The Rev. Lara Campbell, minister of First Parish, will welcome all to the celebration and lead a question-and-answer segment at the end of the talk. The Social Justice Committee of the church has sponsored MLK celebrations every year from 2003 offering breakfast as well as music and talks. This is the second year the program will be presented online, but hopes are that the celebration will return to in-person next year.

This year’s program will benefit the Abyssinian Restoration Project in Portland. Recognized on the National Register of Historic Places, the Abyssinian Meeting House is being restored to acknowledge and promote the cultural heritage of African Americans in Maine.

York County Audubon to host tree identification session

York County Audubon will sponsor a tree walk at Kennebunk’s Hope Cemetery led by Eileen Willard, an instructor in dendrology at the University of New Hampshire.

Eileen Willard, an instructor in dendrology at the University of New Hampshire, will lead a tree identification session Jan. 22 along the Hope Cemetery trail in Kennebunk. Courtesy photo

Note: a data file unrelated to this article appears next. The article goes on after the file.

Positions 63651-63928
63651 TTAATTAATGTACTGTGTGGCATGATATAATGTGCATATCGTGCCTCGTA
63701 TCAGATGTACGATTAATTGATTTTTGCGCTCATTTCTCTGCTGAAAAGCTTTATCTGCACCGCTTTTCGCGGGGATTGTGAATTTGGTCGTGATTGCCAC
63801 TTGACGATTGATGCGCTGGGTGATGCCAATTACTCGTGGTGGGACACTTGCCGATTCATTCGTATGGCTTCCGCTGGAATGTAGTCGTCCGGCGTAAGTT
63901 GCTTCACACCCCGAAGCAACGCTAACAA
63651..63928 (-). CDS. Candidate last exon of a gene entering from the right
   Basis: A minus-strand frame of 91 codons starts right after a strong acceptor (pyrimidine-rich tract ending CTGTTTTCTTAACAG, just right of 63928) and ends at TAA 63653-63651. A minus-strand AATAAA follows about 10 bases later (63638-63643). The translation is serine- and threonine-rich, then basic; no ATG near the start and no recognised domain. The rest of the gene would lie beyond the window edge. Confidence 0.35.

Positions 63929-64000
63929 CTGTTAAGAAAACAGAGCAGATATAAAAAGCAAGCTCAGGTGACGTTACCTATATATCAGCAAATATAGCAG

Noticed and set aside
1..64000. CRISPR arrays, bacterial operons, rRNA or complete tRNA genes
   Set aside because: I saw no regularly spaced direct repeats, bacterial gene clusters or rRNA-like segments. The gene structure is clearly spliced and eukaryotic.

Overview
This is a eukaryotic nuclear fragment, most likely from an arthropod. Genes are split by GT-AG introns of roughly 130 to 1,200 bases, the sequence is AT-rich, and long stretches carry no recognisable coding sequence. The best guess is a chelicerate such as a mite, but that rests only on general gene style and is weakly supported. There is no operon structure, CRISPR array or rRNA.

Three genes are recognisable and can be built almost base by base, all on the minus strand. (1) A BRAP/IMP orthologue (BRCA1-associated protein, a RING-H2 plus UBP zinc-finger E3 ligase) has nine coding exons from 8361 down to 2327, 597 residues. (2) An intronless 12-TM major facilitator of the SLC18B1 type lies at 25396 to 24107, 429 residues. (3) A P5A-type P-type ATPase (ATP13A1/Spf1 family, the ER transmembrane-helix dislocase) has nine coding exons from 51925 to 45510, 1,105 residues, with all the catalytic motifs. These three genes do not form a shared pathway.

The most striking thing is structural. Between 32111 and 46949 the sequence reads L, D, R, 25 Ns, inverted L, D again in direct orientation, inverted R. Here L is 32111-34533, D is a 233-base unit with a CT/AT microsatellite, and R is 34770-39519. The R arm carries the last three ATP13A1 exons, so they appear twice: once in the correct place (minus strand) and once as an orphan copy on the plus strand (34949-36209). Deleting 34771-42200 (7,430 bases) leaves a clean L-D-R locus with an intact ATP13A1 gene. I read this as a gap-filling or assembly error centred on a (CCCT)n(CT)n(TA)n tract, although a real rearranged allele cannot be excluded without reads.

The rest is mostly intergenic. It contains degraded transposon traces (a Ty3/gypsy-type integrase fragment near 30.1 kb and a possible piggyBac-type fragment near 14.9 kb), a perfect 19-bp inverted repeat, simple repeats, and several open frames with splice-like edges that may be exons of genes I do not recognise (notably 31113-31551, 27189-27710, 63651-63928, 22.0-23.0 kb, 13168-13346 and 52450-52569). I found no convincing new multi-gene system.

At 10 a.m. on Saturday, Jan. 22, participants will investigate the native trees and shrubs along the trails and look at some of the older ornamental trees in Hope Cemetery. How do they survive the winter? What are some of the ecological strategies? Can trees be identified without leaves?

The event is free of charge, but the number of participants will be limited and advance registration is required. To register, visit and click on the event under Calendar/What’s Coming Up on the right-hand side of the page, scroll down and fill in the form. Once a reservation has been approved, a confirmation email will be sent.

For more information about Hope Cemetery, visit

The snow begins to pile up in the Arundel countryside on Friday, Jan. 14. According to reports, Arundel received nearly 5 inches of snow during the storm. Cynthia Fitzmorris photo

A pair of cyclists navigate a Kennebunk street during the height of the Jan. 7 snowstorm. Dan King photo